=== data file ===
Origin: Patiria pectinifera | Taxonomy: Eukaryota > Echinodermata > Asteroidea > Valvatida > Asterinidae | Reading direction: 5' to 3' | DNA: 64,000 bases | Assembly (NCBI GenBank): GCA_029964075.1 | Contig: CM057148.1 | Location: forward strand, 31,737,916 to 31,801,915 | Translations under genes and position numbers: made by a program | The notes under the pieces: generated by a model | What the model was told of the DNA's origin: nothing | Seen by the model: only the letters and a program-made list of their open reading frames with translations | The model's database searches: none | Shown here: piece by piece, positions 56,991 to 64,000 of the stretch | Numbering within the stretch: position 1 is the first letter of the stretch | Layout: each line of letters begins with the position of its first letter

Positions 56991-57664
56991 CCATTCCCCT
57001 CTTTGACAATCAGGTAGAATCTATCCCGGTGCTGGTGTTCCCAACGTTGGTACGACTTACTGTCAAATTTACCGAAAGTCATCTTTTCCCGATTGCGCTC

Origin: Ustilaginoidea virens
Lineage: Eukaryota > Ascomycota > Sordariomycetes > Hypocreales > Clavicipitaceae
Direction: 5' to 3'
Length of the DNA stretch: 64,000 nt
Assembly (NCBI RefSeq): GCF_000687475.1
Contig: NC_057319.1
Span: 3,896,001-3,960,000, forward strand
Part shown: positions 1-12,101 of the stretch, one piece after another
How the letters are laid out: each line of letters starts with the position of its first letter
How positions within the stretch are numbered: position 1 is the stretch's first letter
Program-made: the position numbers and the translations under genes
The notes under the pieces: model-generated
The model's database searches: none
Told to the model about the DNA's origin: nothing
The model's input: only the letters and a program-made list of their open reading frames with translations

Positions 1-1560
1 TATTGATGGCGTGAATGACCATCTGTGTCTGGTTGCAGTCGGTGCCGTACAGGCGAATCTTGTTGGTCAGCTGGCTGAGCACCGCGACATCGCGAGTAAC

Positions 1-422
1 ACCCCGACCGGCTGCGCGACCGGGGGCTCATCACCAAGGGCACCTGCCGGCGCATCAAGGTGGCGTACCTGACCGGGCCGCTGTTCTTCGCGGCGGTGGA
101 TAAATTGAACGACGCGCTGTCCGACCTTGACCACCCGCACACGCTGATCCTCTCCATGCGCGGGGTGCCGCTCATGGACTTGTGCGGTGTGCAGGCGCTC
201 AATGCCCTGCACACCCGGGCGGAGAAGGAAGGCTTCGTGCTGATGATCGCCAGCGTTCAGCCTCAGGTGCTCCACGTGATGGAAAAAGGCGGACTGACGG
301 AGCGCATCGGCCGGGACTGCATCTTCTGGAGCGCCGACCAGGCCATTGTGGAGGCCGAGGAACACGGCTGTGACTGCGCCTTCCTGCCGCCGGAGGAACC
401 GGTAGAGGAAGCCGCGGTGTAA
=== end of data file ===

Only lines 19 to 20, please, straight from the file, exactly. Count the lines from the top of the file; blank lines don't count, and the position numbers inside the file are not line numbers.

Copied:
The model's input: only the letters and a program-made list of their open reading frames with translations

Positions 1-1560